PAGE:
others report perfunctory or absentee
shepherds. Assigning a shepherd is often a face-saving means to calm down
a program committee member who
has reservations. Shepherded papers
virtually always make it into the corral. The 2011 Internet Measurement
Conference gave authors a choice of a
shepherd or a ‘soft’ open review alternative (publishing the paper with its reviews and the author’s descriptions of
changes). Most chose the latter.
Publish reviews. Reviews of accepted
HotNets 2004 and SIGCOMM 2006
papers were posted publicly. Neither
conference continued the practice, perhaps because of the extra effort that reviewers reported. Similar experiments
are under way.
Improve presentations. ICME 2011
required authors of accepted papers to
submit lecture videos. A subset was selected for oral presentation.
Other member support efforts include offering a free registration and
a five-minute ‘boaster’ presentation to
finishing graduate students at Innovations in Theoretical Computer Science.
Publicly honoring exemplary reviewers, a practice of some journals, has
been encouraged for conferences.
Conclusion: Change is
In computer science especially, conferences and journals compete to communicate and archive results. Journal
articles grow shorter and reviewing
time decreases. Conference reviewing
rigor increases and proceedings are
more polished. Measures of impact
now cover both. There are stresses, but
is there a need for a major adjustment?
We think so. The wealth of proposals and experiments signal dissatisfaction with the status quo. Some involve
bringing conferences and journals
closer through direct ties or shared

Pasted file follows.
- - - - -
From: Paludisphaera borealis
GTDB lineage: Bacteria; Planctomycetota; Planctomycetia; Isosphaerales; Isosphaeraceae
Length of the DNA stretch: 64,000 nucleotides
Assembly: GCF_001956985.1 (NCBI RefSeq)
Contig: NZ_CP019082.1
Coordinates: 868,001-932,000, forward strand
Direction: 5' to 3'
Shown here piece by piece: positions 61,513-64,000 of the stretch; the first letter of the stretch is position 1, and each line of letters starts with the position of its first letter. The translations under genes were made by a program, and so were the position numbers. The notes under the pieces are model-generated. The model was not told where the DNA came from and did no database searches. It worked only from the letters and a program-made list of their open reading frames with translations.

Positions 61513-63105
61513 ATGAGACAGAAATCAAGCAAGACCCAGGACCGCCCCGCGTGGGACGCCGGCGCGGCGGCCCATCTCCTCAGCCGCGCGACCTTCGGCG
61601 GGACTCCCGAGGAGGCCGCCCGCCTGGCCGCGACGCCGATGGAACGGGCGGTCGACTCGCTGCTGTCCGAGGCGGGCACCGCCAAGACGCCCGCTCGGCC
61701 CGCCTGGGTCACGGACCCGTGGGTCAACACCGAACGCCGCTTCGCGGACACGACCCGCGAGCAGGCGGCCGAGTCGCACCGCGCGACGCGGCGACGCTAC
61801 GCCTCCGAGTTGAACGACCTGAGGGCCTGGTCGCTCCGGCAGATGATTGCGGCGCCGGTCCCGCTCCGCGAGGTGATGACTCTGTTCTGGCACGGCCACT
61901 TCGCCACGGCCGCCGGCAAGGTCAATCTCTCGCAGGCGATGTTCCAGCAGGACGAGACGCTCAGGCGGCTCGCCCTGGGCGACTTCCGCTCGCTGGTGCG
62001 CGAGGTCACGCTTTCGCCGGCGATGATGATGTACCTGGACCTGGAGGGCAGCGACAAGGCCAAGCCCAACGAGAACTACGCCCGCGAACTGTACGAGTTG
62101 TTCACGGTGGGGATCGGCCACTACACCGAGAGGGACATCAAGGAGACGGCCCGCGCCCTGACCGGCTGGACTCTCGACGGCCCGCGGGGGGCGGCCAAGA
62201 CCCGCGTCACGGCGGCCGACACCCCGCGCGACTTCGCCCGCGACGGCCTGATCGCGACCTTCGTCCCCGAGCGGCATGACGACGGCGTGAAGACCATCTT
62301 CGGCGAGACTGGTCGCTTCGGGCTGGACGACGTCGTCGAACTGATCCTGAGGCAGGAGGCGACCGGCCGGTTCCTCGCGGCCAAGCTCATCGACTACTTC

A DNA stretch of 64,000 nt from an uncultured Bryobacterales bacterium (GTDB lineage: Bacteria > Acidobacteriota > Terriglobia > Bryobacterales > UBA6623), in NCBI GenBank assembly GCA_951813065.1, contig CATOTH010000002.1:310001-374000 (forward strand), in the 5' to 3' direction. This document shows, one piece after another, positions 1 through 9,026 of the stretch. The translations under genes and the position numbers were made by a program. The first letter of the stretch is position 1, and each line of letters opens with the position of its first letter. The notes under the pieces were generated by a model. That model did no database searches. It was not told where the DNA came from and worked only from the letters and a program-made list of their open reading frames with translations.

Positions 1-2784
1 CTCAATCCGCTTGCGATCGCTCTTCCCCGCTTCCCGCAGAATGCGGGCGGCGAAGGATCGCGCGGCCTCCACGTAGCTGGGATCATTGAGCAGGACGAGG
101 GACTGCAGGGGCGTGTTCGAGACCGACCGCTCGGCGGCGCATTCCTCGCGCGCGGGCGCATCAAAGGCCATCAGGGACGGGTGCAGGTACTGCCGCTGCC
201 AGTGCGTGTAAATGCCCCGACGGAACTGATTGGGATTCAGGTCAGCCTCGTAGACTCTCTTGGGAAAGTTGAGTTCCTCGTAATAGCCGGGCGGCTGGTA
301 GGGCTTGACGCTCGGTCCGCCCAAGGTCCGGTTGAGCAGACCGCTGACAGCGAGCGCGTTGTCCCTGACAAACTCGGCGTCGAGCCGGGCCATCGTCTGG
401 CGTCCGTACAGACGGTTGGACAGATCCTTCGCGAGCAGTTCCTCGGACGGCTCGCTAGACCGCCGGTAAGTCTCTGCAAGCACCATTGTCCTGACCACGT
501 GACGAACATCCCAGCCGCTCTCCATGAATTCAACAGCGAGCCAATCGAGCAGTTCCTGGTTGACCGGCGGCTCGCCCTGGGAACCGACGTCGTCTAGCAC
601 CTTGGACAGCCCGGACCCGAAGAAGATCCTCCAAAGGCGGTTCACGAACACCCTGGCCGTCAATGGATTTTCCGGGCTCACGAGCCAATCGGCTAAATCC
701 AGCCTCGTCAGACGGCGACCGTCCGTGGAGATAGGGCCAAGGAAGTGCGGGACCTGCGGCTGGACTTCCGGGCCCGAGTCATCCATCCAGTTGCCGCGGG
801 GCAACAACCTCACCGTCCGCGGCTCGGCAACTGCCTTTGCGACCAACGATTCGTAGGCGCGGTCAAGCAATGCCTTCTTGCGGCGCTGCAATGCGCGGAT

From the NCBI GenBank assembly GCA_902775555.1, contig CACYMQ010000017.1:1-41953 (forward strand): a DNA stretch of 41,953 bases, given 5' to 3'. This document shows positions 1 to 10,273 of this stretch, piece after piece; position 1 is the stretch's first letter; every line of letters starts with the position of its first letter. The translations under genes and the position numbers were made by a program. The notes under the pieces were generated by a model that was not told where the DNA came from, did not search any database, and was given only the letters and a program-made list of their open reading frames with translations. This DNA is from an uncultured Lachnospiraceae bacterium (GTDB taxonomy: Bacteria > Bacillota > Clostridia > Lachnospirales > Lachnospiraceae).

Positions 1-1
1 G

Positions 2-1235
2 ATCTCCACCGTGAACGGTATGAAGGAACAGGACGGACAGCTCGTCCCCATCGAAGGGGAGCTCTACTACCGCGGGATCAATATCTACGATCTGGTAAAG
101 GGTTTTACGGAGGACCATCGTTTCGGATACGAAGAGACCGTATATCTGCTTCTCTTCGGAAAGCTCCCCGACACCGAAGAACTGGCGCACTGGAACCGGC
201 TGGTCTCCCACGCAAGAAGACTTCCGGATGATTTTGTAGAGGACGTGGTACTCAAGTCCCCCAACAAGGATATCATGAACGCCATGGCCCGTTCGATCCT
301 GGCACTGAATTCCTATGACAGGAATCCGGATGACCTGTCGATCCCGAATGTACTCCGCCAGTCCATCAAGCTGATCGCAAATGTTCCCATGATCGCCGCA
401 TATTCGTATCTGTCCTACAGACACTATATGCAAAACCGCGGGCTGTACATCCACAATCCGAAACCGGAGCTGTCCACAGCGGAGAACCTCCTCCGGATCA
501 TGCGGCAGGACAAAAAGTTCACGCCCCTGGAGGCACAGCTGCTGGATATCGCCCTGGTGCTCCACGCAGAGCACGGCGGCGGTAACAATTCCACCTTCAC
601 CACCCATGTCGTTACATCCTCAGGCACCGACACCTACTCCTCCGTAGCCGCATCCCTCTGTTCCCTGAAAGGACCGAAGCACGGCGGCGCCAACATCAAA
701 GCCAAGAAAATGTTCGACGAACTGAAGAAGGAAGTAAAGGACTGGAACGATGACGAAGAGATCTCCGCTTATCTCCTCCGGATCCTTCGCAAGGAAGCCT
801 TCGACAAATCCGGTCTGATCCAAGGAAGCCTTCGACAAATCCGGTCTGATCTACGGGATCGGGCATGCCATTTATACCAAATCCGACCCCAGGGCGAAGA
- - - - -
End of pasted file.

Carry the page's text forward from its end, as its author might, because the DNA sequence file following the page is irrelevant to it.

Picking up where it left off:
features. Adding a revision cycle led
to more acceptances, but also shorter
presentation times, more parallel sessions, and a shift from acceptance
rates to citations and downloads as
measures of impact.
At risk with conference-journal hybrids is the community building and
community maintenance that conferences once provided. Many conferences decline in size even as the researchers and practitioners in the field
at risk with
hybrids is the
increase in number. The popularity of
workshops that accompany conferences reveals a need for member support
and a sense of community, but a set of
disjoint workshops does not signify a
thriving community. Indeed, successful workshops often spin off to become
Other changes may be coming. Glo-balism has made geographically anchored conferences more expensive.
As real-time audio and video become
more reliable, travel becomes more
uncomfortable, and concern for our
carbon footprint grows, community
activity may move online, perhaps suddenly. We cannot predict the future,
but we do know the future will not resemble the present or the past.
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3. Feldmann, a. Experiences from the sIGCOMM 2005
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Computer Communication Review 35, 3 (2005),
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Commun. ACM 54, 2, (Feb. 2011), 41–43.
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Jonathan Grudin ( email@example.com) is a principal
researcher at Microsoft Research in Redmond, Wa.
Gloria Mark ( firstname.lastname@example.org) is a professor of
information and computer science at the university of
John Riedl ( email@example.com) is a professor of
computer science at the university of Minnesota.
Copyright held by author.
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